- The applicable rebate amount will be reduced if a taxpayer’s adjusted gross income (AGI) exceeds certain thresholds: $150,000 (married filing jointly); $112,500 (head of household); $75,000 (all other taxpayers). The amount a taxpayer will receive will be reduced by 5% of the excess of their AGI over their applicable threshold amount. The following are a couple of examples to show how this works:
- Example #1: Single taxpayer, no kids, AGI of $100,000; $1,200 potential rebate
- Determine excess of AGI over applicable threshold: $25,000 ($100,000 AGI minus the $75,000 threshold for single taxpayer)
- Calculate 5% of excess amount: $1,250 ($25,000 excess amount x 5%)
- Determine eligible rebate amount: $0 ($1,200 potential rebate amount – $1,250 reduction amount)
- Example #2: Married couple, two kids, AGI of $200,000, $3,400 potential rebate
- Determine excess of AGI over applicable threshold: $50,000 ($200,000 AGI minus the $150,000 threshold for married filing joint taxpayers)
- Calculate 5% of excess amount: $2,500 ($50,000 excess amount x 5%)
- Determine eligible rebate amount: $900 ($3,400 potential rebate amount – $2,500 reduction amount)
- Adjusted gross income determinations will be made based on the taxpayer’s 2019 tax return. For taxpayer’s who have not yet filed their 2019 return, the adjusted gross income determination will be made based on the 2018 filing. For taxpayer’s who have not filed a 2018 or 2019 income tax return, information will be pulled from 2019 Forms SSA-1099 (Social Security Benefits Statement) or Form RRB-1099 (Social Security Equivalent Benefit Statement).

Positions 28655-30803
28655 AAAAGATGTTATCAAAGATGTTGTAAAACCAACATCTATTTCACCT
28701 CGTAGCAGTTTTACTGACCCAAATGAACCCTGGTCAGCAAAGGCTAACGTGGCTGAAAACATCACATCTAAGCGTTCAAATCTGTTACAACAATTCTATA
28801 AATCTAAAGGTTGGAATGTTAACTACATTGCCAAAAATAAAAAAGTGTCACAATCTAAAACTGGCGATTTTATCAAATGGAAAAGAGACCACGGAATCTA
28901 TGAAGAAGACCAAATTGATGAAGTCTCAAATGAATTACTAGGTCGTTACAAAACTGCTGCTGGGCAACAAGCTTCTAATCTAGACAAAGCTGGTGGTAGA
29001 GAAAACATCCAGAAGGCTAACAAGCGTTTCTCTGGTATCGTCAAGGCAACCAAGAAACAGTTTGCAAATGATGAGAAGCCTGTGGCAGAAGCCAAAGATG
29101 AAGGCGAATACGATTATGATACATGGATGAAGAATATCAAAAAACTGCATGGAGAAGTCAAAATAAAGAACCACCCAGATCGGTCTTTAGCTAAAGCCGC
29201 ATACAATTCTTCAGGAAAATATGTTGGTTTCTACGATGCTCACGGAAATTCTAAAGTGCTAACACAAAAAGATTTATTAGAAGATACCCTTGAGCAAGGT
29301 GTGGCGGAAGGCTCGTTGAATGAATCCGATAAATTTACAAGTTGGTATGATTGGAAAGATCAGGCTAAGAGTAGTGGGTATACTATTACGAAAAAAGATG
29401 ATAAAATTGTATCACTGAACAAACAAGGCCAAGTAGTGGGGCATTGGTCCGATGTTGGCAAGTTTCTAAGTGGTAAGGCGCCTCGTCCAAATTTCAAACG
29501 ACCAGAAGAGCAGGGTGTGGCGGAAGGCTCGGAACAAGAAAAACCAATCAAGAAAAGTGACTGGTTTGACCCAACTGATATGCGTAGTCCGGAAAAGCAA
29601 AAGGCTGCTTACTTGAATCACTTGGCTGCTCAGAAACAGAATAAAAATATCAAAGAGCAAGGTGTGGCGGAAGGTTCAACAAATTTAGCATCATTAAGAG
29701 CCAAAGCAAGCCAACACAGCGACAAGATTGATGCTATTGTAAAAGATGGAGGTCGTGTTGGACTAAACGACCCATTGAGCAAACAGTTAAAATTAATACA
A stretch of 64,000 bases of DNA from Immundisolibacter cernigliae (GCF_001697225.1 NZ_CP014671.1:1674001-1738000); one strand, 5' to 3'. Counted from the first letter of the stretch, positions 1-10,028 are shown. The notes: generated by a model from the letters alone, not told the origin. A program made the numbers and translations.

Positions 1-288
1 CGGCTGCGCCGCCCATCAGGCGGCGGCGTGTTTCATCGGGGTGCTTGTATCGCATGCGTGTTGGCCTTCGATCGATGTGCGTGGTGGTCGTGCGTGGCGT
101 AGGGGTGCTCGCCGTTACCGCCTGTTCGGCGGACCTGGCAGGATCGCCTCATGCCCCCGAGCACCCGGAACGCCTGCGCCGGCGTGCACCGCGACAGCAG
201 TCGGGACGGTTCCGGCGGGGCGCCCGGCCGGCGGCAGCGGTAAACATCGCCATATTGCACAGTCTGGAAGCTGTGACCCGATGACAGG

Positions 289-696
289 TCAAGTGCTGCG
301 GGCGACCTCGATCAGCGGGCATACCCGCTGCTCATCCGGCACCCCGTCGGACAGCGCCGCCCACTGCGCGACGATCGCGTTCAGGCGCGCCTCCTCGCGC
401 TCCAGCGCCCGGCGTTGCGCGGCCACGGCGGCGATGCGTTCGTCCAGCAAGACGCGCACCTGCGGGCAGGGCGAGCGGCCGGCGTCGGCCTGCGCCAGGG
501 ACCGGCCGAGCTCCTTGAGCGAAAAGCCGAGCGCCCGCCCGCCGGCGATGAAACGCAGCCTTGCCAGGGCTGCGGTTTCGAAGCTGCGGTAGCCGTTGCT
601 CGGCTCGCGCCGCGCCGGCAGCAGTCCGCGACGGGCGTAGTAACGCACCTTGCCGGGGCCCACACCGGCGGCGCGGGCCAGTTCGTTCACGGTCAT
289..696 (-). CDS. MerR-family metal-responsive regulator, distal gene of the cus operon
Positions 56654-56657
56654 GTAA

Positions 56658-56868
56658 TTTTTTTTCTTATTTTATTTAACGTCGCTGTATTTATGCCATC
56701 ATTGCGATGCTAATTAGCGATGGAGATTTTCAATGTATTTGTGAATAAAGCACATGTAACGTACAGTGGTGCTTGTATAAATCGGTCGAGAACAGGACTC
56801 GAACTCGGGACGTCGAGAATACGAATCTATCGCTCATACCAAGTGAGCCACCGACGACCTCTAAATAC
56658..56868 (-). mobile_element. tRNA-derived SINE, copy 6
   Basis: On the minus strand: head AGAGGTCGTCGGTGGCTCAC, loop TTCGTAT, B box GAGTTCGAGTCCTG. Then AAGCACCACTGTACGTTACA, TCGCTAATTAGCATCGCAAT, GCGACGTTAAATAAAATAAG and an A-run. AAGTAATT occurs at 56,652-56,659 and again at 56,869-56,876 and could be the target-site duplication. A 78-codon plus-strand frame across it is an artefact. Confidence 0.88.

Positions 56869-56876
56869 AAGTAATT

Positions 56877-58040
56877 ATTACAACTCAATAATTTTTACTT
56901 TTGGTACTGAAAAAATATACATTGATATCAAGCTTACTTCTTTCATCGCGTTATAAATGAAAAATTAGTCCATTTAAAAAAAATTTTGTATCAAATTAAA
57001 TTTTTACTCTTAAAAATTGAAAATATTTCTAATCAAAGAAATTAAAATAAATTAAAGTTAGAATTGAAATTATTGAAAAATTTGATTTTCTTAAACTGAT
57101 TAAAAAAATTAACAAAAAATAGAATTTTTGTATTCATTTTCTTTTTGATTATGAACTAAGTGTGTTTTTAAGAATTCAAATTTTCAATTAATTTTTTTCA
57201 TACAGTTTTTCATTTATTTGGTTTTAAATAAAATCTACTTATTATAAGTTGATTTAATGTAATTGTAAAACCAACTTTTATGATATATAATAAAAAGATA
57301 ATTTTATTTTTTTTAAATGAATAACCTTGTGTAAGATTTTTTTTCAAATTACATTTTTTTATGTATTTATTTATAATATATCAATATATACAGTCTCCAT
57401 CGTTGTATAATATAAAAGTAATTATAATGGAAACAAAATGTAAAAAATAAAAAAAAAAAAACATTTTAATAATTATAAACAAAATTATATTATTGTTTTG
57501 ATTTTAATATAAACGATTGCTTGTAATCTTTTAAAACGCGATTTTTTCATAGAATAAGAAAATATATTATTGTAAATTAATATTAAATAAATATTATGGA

- Taxpayers will be required to recalculate the credit on their 2020 return. If, based on their 2020 adjusted gross income, they are eligible to receive a credit amount in excess of the advanced rebate amount received, they will get that additional credit against 2020 income taxes. However, if a taxpayer receives more advanced credit than is calculated on their 2020 return, the taxpayer will not be required to repay any of the advanced amount.
- Taxpayers, and their spouse and dependents, must have provided valid identification numbers on their tax return to be eligible for the rebate amounts. There are certain exceptions for members of the Armed Forces.
- The following are not eligible to receive recovery rebate payments: (1) nonresident aliens; (2) estates and trusts; (3) individuals that are able to be claimed as a dependent on someone else’s tax return.
- Amounts received will be treated as a refund of taxes paid, therefore; will not be considered additional taxable income to the recipients.
- Example #1: Single taxpayer, no kids, AGI of $100,000; $1,200 potential rebate
Special Rules for Use of Retirement Funds
- The 10% early withdrawal penalty will not apply to “coronavirus-related distributions”.
- Distributions to which this provision applies cannot exceed $100,000 per individual.